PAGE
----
As hospitals, insurance companies, and policymakers try to improve the quality of health care and reduce rising medical costs, an important metric used to evaluate clinicians depends on how patients feel about their healthcare experience. Many healthcare providers and policymakers fear that increased pressure to please patients and, consequently, ensure high satisfaction, could lead to excessive use of low-value care that provides no clinical benefit, while increasing unnecessary medical bills.
But new research from the University of Chicago and Harvard Medical School may alleviate some of those concerns. The study, published May 28 a JAMA Internal Medicine, found no relationship between favorable patient ratings and further exposure low value care.
“Some believe that a lot of low value care is provided by doctors because they feel they need to calm down patients. This concern has increased as patient scores are increasingly used in new payment models and in the public health classification report, ”said lead author Prachi Sanghavi, Ph.D., professor Deputy Public Health Sciences in Chicago. ” For example, if a patient requests additional testing or detection when it is not medically indicated. Should doctors worry about getting a bad score if they don’t comply? At the same time, doctors are under pressure to reduce unnecessary testing and procedures whenever possible, as they are wasteful and can cause damage downstream. “
At least one study often cited supports the concern that focusing on patient ratings will lead to lower care, as the finding that patients with higher satisfaction ratings are more likely to be admitted to hospital patients, higher drug costs with prescription and medical care and higher mortality. This study implied that attending to patient satisfaction can lead to worse outcomes. But, says Sanghavi, these results are likely to be a reflection of the methods used in the study.
“Past research was not properly adjusted for certain key factors, such as the disease a patient might have, which could be a confounding factor,” Sanghavi said. “For example, people with chronic or terminal illnesses may use more care and may develop closer relationships with their doctors, which in turn could lead to greater patient satisfaction.”
In their new study, Sanghavi and his team examined federal data Consumer Assessment Survey of Healthcare Providers and Systems (CAHPS), which uses the observations provided by the patient to measure things like communication with a doctor, the timeliness of scheduling an appointment, and time spent in the waiting room. They also analyzed Medicare claims to measure the amount of low-value care received by a doctor’s patient group. Unlike previous studies, the researchers ’approach was based on the independence of sampling and the low overlap between patients in the CAHPS dataset and claims. With this innovative methodology, the researchers were able to eliminate unrelated factors at the patient level that could influence outcomes and gain a less biased view of the relationship between patient satisfaction and low-value care exposure.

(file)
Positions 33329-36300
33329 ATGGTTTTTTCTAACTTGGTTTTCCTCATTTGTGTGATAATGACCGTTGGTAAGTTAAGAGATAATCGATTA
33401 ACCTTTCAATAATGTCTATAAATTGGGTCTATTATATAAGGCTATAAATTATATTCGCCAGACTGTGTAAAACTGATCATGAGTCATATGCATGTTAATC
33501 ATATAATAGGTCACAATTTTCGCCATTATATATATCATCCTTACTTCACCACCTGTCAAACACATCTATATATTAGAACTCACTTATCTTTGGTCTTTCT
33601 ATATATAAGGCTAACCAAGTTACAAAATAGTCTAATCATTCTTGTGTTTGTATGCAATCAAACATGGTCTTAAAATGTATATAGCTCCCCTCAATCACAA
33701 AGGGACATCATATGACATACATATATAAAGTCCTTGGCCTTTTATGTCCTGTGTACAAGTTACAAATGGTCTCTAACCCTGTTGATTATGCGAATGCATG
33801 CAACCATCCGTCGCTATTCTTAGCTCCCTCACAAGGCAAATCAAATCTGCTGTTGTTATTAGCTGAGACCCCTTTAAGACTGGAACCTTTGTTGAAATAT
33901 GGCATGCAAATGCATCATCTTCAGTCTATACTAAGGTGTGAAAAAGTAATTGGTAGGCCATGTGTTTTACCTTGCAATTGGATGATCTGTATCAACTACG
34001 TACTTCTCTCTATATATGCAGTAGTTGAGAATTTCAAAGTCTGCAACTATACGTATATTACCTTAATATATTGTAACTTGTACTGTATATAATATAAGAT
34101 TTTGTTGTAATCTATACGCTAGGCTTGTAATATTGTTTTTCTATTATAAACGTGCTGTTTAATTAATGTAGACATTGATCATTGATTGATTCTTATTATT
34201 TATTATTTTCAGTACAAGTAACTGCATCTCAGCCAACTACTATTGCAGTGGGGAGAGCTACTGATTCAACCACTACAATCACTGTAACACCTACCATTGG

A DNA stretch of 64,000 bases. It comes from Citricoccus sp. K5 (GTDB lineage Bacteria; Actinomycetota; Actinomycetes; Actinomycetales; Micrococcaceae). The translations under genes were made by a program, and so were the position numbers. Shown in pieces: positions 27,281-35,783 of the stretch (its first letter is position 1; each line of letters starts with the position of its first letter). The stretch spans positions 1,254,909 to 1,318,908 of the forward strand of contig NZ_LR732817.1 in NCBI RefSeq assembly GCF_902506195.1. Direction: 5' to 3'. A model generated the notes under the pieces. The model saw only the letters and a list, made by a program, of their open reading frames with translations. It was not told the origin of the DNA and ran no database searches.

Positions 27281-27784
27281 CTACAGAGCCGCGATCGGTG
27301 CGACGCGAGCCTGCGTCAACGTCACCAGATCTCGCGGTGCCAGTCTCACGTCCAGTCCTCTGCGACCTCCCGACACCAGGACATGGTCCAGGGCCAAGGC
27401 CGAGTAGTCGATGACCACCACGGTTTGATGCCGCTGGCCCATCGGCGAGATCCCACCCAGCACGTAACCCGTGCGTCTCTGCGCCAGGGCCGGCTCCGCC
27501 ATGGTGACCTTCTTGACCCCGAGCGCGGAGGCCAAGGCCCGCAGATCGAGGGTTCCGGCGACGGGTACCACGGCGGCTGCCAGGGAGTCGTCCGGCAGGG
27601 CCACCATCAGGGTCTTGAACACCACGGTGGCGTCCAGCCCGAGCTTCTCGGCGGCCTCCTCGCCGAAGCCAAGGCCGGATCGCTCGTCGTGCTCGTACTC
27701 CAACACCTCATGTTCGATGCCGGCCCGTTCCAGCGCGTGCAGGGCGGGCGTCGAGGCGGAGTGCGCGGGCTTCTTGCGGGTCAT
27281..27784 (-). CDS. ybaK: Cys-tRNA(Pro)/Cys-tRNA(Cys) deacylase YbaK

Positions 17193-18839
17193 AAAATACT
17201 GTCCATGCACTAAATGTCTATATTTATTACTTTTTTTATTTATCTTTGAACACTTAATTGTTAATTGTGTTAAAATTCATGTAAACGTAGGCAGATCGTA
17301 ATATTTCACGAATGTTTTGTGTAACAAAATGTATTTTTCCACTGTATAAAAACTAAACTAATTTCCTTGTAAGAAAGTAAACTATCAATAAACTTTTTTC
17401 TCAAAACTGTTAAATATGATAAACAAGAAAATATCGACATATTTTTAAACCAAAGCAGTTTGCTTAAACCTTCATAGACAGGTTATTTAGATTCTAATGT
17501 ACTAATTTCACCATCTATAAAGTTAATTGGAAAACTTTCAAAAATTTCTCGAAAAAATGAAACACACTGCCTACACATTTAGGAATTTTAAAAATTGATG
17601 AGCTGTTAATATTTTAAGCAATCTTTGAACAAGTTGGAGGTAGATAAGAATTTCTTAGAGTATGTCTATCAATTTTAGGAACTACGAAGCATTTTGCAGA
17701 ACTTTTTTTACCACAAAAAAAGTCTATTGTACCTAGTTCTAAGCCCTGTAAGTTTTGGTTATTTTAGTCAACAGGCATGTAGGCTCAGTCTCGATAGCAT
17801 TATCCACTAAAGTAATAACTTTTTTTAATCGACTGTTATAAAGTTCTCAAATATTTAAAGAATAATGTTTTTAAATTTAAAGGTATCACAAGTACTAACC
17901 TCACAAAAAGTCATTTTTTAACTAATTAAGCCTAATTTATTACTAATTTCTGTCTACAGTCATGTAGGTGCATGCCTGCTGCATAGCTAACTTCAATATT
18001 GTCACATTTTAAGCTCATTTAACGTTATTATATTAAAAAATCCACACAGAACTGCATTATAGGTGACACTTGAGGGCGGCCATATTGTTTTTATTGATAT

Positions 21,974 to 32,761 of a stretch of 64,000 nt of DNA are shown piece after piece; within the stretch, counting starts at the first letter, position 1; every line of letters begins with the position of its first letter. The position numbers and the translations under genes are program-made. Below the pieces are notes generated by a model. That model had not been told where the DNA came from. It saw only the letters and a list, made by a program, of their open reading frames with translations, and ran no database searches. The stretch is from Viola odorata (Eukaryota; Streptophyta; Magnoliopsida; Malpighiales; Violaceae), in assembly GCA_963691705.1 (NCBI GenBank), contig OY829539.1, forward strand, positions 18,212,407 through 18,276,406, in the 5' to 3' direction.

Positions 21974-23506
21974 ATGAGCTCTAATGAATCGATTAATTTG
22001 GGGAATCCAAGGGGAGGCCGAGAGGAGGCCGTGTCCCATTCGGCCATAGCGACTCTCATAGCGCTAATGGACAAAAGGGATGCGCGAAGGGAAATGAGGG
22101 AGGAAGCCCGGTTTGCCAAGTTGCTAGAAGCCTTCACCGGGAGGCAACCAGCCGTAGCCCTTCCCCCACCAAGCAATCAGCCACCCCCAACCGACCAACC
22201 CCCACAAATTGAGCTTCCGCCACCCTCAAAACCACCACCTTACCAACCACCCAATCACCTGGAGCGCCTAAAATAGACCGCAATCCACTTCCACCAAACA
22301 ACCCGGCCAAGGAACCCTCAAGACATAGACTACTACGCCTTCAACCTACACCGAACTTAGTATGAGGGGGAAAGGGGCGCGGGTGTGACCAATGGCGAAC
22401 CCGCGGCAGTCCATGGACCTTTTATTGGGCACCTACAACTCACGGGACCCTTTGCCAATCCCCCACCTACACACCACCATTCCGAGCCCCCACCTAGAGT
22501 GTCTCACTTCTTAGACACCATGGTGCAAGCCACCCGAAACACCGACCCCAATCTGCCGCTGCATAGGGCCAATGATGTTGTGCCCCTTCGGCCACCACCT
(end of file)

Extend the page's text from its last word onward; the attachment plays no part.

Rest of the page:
“Although we found a wide range of low-value care among panels of medical patients, there was no systematic association between exposure to low-value care and favorable patient ratings,” he said. Sanghavi. “Thus, physicians whose patients receive more low-value care do not get higher grades.”
These results, according to the researchers, should help alleviate the concern that reducing the number of unnecessary care offerings will negatively impact patients ’opinions about their doctors or health care organizations.
“In short, the concern is overwhelmed,” said study co-researcher Michael McWilliams, a professor of health care policy at Harvard Medical School and a general internist at Brigham and Women Hospital. “Either because less wasteful physicians are adept at informing patients why a requested test or procedure is not necessary, or because most of the low-value care is due to providers’ practice patterns and not to patient demand, we should ensure that we can address waste in the system without major patient reactions or providers flunking to their “dashboards.”
The researchers said they were not surprised by the findings, as previous studies relied so heavily on anecdotal evidence.
“In fact, it is not resolved whether patients advocate even low-value services,” Sanghavi said. “Either way, it’s reasonable to imagine that patients base their experience qualifications on a range of quality dimensions and not just on the way their doctors give in to demands, in case they were making them.”
Understanding how patients ’experiences and qualifications are affected by the types of care they receive has important implications for future policies and funding models aimed at reducing unnecessary healthcare spending while improving the overall quality of care.
“These results should help alleviate the stress that doctors may experience and make it possible for dissatisfied patients because they have not done anything the patient asked for,” Sanghavi said. “It should also relieve pressure to provide unnecessary care in order to raise ratings.”
“Association of low-value healthcare exposure with assessments of healthcare experience among patient panels.” JAMA Internal Medicine (2021). DOI: 10.1001 / jamainternmed.2021.1974 , jamanetwork.com/journals/jama/ … ainternmed.2021.1974
University of Chicago Medical Center
Citation: Providing more low value care does not lead to a higher score in the patient experience (2021, May 28) retrieved on May 28, 2021 at https://medicalxpress.com/news/2021-05-low -value-doesnt-higher-patient .html
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